UNU-FLORES at 13th Session of the Conference of the Parties to the UNCCD

  • 2017/09/15     Ordos, China

    Image: UNCCD

    By Atiqah Fairuz Salleh, Commmunications and Advocacy

    In dryland ecosystems – where water is scarce – changes in land use and climate directly impact soil productivity. Livelihoods depend heavily on the produce of the land; as such scientific guidance and policy support are key to protecting and developing the available resources.

    At the 13th session of the Conference of the Parties (COP 13) to the UN Convention to Combat Desertification (UNCCD), state delegations from 196 countries gather in Ordos, China to decide on a global strategy to stop land degradation in the run-up to 2030. UNU-FLORES’s Dr Kai Schwärzel (Head of the Soil and Land-Use Management unit) joined discussions as a member of the United Nations University delegation at the high-level congregation that is taking place from 6 to 16 September 2017.

    Image: UNCCD

    Image: UNCCD

    On 13 September UNU-FLORES also co-organised a side event on “Reversing Land Degradation in Dryland: Lessons, Challenges, and Opportunities from China’s Afforestation Programmes” in the Rio Conventions Pavilion. UNU-FLORES researcher Dr Lulu Zhang (Soil and Land-Use Management unit) opened ‘Synergies Day’ at the Pavilion, during which UNU-FLORES co-convened a panel and launched a book.

    Rio Conventions Pavilion

    The Rio Conventions Pavilion gives Parties, accredited observer organisations, experts, and other stakeholders a chance to exchange information and experiences on different matters related to the objectives of the three Rio Conventions: the United Nations Framework Convention on Climate Change (UNFCCC), the United Nations Convention to Combat Desertification (UNCCD), and the United Nations Convention on Biodiversity (CBD).

    The event brought together scientists and policymakers to address land-based adaptation measures implemented in dryland areas. Using China’s afforestation programmes as an example, the panel, consisting of representatives from the provincial government as well as practitioners and implementers, discussed the evolution of China’s environmental protection policies, the impact of these policies on soil/land and water resources, and strategies to revise existing land policies to cope with new challenges.

    Image: UNCCD

    Image: UNCCD

    While much was discussed on preserving forests and soil resources, Schwärzel raised the importance of striking a balance between water and soil conservation. One way of doing it is by using multifunctional forests – the management of which generates joint products. By putting in place measures that minimise water consumption by vegetation, enhance infiltration and deep percolation while mitigating soil erosion, we can achieve benefits across different sectors.

    The panel also elaborated on how political, socioeconomic, and ecological challenges for the implementation of multifunctional forest and land-use systems can be overcome.

    Following the panel discussion, UNU-FLORES welcomed participants to the Asian launch of their book Multifunctional Land-Use Systems for Managing the Nexus of Environmental Resources. Dr Luca Montanarella (European Commission – Joint Research Centre Institute for Environment and Sustainability) introduced the book, after which contributors who were present spoke about their work and took questions from the audience. The book was well-received given that all the copies were snapped up within minutes.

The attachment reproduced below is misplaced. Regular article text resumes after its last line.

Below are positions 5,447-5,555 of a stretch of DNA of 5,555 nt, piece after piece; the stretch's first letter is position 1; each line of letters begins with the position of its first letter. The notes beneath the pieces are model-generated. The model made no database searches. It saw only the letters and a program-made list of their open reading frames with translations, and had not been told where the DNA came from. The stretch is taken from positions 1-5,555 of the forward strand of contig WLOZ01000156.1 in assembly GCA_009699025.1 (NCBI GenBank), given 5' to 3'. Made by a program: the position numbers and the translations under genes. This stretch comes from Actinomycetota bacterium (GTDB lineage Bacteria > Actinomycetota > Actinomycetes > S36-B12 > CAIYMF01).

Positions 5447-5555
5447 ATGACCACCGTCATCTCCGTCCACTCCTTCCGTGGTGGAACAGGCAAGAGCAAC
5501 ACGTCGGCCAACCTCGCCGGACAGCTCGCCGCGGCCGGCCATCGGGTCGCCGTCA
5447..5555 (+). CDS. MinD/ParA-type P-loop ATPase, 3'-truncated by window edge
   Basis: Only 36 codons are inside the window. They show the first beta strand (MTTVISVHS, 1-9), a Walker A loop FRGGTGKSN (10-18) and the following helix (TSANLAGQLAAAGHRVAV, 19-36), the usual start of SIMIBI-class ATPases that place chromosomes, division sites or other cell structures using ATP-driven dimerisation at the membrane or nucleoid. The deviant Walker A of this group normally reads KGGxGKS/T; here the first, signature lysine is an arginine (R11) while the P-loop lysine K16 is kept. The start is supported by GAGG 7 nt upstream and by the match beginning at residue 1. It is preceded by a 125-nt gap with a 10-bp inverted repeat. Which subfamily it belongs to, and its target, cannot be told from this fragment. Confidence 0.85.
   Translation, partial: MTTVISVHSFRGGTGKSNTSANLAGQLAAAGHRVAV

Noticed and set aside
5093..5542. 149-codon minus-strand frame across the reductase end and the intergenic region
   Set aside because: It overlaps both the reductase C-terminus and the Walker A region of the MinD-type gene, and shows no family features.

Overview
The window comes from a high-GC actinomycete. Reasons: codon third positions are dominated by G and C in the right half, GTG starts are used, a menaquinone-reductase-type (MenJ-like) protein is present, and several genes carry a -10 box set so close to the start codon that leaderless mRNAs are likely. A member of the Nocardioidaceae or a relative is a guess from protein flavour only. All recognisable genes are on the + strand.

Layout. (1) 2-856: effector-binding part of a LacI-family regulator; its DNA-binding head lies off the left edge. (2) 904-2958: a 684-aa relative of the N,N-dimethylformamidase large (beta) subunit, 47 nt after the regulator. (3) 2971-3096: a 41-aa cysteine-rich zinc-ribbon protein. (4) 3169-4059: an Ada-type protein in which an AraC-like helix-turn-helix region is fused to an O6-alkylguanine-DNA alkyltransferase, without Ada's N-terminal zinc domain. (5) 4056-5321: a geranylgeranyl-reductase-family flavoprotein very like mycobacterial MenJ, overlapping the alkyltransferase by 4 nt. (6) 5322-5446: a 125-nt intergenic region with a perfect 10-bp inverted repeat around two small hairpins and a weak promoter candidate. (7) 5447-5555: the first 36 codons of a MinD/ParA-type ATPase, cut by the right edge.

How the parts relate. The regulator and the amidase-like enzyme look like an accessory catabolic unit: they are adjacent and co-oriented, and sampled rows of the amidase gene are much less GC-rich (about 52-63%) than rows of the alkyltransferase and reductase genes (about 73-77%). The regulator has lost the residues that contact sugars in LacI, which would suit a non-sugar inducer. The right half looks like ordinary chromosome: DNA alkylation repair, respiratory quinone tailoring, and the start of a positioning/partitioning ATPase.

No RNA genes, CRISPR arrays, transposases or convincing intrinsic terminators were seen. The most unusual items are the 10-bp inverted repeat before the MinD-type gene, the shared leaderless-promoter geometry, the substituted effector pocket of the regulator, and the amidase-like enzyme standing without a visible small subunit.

Image: UNCCD

    Multifunctional Land-Use Systems for Managing the Nexus of Environmental Resources (Springer)

    Based on the outcomes of a Sino-German funded project, the newly published book explores the fundamental question of food and water security in environmental restoration efforts. The overall objective of the project is to improve the capacity in quantifying and assessing the water yield response to changes in climate and land use, most notably vegetation restoration and afforestation. This creates a solid foundation for the integrated management of water and vegetation in vast parts of the Yellow River Basin (northwest China). The book is a first in providing a general overview of Chinese land policy development and implementation and provides new concepts for land policy reform and more sustainable land-use systems for dryland environments.

    The state-of-the-art knowledge on managing soil, water, and forest resources provides relevant information for evaluating existing programmes and informing policymakers. Such a Nexus Approach towards resources management can help to identify challenges, while reviewing incentives and obstacles for the adaptation of sustainable land-use practices and poverty alleviation at different levels, in turn shedding light on the critical linkages to reinforce responsible governance of land resources.

    Land degradation is a threat to global food and water security. For a country that is producing a fifth of the world’s food supply, it is encouraging that activities enhancing the ability of national governments to achieve SDG 15 (Life on land) and simultaneously ensure human wellbeing, food, and water security as well as healthy ecosystems are taking place in China.

    This is the first time China is hosting a COP of any kind. Reversing land degradation can boost soil productivity for food security and increase resilience of dryland areas and rural population to climate change. The high-level discussion on this topic may help to accelerate the needed change in China’s afforestation strategy.